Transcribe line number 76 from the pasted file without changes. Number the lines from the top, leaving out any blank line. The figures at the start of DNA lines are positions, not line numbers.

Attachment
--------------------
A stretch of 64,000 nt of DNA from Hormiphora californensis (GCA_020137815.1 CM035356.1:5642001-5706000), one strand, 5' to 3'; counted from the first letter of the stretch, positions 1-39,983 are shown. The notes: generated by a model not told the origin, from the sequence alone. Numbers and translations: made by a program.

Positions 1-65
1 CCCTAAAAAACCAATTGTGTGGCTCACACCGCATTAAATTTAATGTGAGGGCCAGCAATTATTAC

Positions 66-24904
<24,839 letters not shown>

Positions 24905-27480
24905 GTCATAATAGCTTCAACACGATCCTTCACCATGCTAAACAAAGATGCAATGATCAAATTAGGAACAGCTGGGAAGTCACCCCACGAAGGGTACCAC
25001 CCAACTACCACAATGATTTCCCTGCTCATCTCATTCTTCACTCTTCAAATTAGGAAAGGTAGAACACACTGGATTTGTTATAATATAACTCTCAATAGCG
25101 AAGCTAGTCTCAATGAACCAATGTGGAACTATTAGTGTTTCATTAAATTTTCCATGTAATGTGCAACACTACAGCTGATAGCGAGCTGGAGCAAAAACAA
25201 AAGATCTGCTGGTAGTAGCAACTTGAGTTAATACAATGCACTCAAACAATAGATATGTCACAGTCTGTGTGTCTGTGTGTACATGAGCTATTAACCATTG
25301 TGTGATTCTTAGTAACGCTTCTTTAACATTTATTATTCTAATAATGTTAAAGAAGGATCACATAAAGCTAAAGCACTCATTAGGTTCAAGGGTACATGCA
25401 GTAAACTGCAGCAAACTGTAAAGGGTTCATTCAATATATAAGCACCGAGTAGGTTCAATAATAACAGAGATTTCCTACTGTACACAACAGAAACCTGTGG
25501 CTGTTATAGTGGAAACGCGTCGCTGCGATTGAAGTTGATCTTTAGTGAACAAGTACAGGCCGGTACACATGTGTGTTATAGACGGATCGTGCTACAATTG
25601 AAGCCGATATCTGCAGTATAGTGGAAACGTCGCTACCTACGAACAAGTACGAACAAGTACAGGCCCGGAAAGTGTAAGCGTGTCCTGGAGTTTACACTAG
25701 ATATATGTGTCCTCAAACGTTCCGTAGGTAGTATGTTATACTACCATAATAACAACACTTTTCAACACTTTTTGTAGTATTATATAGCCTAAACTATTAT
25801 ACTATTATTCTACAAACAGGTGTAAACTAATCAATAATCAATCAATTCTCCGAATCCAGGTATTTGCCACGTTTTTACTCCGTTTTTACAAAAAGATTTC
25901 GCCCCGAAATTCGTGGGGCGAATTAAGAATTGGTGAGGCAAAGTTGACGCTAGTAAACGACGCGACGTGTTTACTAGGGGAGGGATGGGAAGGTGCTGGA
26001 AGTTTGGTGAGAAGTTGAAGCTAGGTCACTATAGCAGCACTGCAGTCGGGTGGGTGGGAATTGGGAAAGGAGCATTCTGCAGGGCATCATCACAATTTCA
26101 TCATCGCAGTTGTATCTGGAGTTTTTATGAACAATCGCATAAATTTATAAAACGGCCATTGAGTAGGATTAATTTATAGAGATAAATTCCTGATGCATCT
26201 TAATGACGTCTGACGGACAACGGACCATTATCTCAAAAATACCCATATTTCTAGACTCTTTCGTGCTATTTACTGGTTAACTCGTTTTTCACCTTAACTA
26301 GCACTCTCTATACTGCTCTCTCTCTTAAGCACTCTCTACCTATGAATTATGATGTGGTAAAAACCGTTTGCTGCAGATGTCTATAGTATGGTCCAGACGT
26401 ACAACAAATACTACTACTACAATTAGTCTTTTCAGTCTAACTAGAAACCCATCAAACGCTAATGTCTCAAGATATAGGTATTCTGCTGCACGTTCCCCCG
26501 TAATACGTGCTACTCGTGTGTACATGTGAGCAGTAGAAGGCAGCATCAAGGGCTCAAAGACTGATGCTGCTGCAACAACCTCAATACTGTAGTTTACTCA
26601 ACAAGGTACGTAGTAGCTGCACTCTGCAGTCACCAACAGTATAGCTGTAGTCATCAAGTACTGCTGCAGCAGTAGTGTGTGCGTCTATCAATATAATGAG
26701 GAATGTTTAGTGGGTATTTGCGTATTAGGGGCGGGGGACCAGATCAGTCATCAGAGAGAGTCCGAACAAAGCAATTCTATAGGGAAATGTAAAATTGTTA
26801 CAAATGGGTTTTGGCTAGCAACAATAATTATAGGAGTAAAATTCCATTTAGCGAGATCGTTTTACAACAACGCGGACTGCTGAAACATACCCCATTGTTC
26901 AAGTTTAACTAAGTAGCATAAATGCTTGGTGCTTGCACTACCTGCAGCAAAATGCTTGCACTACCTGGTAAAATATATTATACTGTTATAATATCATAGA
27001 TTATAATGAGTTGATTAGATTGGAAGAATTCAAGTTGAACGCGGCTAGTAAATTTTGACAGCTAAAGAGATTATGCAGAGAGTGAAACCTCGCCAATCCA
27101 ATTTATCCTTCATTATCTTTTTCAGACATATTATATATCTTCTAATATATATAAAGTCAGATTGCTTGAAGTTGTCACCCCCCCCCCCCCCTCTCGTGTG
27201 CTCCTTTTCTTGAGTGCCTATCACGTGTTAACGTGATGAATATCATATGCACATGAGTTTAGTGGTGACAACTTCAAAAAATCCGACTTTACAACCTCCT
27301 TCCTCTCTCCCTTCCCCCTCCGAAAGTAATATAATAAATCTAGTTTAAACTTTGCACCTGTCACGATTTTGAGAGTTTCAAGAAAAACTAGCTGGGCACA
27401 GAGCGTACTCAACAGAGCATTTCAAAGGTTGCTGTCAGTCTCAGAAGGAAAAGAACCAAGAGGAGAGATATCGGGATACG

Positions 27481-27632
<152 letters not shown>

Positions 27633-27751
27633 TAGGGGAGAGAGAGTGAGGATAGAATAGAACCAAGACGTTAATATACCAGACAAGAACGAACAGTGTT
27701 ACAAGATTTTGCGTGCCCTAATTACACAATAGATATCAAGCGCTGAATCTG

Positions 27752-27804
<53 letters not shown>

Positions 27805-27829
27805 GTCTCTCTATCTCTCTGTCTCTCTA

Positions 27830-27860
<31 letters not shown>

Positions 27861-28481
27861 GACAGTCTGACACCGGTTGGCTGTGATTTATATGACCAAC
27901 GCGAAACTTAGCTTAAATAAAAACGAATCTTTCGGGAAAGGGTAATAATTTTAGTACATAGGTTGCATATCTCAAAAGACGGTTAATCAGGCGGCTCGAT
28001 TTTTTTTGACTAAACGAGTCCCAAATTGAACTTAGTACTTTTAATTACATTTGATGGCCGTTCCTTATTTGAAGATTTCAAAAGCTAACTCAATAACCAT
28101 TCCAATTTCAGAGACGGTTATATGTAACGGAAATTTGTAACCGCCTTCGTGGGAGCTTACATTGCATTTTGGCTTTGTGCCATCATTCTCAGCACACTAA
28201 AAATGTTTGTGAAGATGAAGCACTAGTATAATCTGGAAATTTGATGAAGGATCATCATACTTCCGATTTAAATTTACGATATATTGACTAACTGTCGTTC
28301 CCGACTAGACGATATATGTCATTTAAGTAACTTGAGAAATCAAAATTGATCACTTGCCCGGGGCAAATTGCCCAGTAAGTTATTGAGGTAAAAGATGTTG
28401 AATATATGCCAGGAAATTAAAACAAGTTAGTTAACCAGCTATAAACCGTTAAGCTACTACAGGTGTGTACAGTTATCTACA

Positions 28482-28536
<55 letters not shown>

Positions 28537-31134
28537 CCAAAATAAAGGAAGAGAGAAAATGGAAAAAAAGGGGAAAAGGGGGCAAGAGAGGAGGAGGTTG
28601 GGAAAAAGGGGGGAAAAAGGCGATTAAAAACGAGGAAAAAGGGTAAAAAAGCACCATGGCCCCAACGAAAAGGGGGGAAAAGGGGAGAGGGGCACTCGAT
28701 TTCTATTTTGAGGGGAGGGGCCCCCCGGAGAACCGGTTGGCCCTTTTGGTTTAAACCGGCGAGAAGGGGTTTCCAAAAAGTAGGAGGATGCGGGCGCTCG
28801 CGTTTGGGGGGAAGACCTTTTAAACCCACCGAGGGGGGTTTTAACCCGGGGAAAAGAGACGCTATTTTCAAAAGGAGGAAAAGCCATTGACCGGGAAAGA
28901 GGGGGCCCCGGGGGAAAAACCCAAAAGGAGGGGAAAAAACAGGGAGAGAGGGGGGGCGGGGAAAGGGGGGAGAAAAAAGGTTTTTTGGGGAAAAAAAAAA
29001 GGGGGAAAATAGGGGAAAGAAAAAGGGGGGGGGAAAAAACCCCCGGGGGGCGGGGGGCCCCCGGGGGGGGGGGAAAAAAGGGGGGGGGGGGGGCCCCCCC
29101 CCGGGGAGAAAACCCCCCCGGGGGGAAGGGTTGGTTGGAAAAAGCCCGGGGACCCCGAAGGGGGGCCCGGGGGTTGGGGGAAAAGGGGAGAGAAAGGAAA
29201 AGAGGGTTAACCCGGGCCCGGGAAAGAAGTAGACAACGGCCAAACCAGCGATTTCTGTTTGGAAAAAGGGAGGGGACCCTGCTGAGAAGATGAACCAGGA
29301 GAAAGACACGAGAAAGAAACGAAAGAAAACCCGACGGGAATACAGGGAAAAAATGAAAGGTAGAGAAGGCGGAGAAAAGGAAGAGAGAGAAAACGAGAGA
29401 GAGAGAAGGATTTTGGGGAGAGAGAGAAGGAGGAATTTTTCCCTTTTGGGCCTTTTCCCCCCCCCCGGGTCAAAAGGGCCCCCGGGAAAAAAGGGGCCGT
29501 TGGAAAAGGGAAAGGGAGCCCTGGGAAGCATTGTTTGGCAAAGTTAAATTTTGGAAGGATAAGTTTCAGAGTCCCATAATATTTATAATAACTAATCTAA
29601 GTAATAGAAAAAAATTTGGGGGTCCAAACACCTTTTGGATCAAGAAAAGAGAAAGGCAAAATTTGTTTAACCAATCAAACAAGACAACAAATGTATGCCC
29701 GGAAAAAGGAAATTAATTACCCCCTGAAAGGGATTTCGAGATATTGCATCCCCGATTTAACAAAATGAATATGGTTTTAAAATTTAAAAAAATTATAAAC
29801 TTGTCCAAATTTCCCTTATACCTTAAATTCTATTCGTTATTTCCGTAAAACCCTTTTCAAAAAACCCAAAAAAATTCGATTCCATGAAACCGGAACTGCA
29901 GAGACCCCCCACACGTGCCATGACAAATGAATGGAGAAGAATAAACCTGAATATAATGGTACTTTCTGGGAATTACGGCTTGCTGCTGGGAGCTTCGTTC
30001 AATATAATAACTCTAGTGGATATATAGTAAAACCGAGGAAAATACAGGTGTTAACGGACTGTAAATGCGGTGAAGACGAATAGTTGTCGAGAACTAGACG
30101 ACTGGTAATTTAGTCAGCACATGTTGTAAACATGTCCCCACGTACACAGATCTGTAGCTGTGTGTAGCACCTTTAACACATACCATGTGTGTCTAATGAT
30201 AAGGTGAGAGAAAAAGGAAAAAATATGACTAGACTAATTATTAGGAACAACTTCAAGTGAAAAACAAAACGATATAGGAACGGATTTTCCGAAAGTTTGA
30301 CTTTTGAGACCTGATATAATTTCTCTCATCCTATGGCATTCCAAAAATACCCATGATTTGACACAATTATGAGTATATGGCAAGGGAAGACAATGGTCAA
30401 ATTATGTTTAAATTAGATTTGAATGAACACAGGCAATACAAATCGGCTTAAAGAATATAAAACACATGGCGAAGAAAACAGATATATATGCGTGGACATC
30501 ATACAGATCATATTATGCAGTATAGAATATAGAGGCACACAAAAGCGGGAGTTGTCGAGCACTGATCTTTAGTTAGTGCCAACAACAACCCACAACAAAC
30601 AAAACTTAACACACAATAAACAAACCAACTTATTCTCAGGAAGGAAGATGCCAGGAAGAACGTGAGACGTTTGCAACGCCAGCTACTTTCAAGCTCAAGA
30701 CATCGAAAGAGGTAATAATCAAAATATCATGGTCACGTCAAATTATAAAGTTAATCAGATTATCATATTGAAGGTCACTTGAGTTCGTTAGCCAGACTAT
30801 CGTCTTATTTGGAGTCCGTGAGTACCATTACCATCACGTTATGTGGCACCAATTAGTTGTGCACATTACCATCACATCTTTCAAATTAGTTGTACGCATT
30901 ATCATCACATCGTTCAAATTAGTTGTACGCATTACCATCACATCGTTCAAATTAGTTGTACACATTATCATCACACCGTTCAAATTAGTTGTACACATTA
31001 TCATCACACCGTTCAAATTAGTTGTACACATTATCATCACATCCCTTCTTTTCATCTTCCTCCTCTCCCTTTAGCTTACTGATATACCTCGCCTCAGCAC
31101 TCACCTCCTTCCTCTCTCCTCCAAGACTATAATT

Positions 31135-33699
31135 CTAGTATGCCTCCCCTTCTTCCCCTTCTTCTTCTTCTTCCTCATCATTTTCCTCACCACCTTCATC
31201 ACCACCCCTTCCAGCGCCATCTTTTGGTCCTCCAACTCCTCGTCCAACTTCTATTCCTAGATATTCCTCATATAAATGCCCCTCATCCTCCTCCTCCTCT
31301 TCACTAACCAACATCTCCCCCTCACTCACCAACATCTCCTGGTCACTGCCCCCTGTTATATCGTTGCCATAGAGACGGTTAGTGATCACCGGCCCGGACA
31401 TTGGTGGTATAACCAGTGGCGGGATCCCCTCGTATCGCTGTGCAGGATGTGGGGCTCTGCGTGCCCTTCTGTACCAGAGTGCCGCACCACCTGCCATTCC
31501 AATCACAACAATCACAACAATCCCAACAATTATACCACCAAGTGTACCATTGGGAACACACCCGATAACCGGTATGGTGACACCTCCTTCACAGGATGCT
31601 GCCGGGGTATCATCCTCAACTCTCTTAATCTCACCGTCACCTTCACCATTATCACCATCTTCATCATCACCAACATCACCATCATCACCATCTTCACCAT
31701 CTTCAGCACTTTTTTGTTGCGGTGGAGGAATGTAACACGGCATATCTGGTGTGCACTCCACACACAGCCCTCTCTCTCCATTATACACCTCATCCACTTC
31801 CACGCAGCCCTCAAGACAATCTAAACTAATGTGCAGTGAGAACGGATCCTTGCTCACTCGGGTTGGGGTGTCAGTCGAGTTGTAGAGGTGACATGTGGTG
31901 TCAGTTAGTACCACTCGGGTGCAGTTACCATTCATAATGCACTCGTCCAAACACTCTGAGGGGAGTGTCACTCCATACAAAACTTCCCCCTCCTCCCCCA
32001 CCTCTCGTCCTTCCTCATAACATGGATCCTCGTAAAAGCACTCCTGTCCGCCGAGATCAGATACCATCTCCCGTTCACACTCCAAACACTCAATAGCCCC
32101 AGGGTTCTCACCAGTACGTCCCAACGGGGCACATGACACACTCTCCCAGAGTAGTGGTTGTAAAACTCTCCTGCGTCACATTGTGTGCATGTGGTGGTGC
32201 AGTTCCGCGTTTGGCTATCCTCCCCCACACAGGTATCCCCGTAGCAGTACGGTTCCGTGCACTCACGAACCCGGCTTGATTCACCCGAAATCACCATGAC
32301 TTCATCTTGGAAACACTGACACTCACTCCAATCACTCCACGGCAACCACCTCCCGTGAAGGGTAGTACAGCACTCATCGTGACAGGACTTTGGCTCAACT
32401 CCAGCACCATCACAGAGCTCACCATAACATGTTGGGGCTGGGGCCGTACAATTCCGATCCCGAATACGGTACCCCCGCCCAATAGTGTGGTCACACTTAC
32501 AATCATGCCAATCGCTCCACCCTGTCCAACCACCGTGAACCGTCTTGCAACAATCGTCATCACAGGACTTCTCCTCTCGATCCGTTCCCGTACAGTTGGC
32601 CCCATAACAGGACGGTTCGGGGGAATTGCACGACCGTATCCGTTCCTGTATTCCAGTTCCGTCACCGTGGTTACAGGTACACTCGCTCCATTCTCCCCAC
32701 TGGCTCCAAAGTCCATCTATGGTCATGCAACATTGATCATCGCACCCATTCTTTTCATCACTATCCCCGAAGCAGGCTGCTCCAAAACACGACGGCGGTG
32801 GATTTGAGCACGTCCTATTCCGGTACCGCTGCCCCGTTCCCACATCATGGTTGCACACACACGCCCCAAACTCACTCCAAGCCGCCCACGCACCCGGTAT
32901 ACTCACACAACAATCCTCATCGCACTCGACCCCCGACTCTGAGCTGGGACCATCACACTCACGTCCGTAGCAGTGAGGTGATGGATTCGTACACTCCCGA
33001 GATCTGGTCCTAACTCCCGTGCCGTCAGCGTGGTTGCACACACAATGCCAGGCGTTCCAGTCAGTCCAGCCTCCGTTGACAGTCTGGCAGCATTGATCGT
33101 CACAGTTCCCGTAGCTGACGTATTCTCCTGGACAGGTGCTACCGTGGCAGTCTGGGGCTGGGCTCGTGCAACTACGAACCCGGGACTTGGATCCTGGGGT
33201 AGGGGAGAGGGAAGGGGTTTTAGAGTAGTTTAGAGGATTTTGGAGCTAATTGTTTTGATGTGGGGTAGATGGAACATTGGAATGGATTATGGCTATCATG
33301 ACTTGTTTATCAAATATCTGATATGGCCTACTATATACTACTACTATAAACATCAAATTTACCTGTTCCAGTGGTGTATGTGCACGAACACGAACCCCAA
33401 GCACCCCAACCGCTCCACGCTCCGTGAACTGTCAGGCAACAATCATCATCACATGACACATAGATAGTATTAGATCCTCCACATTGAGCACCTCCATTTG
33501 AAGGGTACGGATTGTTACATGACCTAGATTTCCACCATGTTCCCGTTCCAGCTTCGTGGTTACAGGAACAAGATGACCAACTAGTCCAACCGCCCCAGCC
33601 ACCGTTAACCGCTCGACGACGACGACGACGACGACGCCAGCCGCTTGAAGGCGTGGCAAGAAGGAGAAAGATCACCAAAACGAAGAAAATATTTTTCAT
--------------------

30601 AAAACTTAACACACAATAAACAAACCAACTTATTCTCAGGAAGGAAGATGCCAGGAAGAACGTGAGACGTTTGCAACGCCAGCTACTTTCAAGCTCAAGA